Welmer, Anna-Karin
    Aging Research Center, Department of Neurobiology, Care Sciences and Society, Karolinska Institutet and Stockholm University, Stockholm, Sweden; Women's Health and Allied Health Professionals Theme, Medical Unit Medical Psychology, Karolinska University Hospital, Stockholm, Sweden.
    Can the 1-leg standing test be replaced by self-reported balance in the first-time injurious fall screening tool?2023Ingår i: Journal of Geriatric Physical Therapy, ISSN 1539-8412, E-ISSN 2152-0895, Vol. 46, nr 2, s. 103-109Artikel i tidskrift (Refereegranskat)
    Abstract [en]

    Background and Purpose: The First-time Injurious Fall (FIF) screening tool was created to identify fall risk in community-living older men and women, who may be targets for primary preventive interventions. The FIF tool consists of 3 self-reported questions and 1 physical test (1-leg standing balance). The purpose of this study was to examine the predictive ability of the FIF tool and a modified FIF tool (in which 1-leg standing is replaced by self-reported balance) for first-time injurious falls.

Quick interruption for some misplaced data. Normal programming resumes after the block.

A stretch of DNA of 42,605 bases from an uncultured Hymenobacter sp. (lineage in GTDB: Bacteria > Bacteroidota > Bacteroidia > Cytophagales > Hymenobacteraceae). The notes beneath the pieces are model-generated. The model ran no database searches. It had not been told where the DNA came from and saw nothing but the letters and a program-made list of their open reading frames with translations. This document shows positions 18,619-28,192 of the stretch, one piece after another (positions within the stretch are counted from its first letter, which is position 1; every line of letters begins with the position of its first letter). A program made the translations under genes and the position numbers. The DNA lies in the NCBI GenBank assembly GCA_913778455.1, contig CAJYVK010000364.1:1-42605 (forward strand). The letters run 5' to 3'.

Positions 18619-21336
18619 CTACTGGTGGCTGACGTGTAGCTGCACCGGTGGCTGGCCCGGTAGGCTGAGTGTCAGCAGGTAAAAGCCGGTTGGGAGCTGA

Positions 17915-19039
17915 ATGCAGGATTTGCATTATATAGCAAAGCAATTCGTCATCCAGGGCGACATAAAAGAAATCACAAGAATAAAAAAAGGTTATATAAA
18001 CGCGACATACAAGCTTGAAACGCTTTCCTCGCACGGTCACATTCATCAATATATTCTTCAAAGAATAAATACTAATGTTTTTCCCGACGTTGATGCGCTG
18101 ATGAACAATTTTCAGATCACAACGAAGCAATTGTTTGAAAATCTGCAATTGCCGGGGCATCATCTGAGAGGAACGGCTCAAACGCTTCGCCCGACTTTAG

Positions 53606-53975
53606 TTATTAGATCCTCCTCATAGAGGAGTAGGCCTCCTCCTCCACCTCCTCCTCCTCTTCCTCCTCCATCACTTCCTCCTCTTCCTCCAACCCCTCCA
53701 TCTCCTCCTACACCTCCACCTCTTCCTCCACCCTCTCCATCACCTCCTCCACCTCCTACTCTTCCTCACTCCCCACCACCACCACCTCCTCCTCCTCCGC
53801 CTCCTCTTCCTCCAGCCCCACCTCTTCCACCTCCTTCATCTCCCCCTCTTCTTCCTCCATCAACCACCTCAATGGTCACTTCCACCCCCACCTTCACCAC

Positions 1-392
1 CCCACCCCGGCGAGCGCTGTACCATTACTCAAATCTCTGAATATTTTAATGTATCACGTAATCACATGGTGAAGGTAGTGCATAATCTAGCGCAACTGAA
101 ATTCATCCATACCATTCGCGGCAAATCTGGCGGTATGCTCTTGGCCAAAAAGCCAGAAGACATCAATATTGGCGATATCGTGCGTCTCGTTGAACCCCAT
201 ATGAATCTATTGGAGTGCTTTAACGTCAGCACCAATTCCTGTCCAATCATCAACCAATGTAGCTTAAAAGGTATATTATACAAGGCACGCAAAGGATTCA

Methods: A cohort of 1194 community-living people 60 years and older from the Swedish National Study on Aging and Care in Kungsholmen (SNAC-K), Sweden, was followed longitudinally for 5 years. Data on injurious falls were collected from registered data and were defined as receipt of care after a fall. The predictive ability of the FIF tool and the m-FIF tool was explored using Harrell's C statistic, stratified by sex.

    Results and Discussion: The injurious fall rate per 1000 person-years was 54.9 (95% CI: 47.22-63.78) for women and 36.3 (95% CI: 28.84-45.78) for men. The predictive ability for women and men according to Harrell's C statistic was 0.70 and 0.71 for the FIF tool and the m-FIF tool. The predictive ability was 0.70 and 0.69 for 1-leg standing, and 0.65 and 0.60 for self-reported balance problems.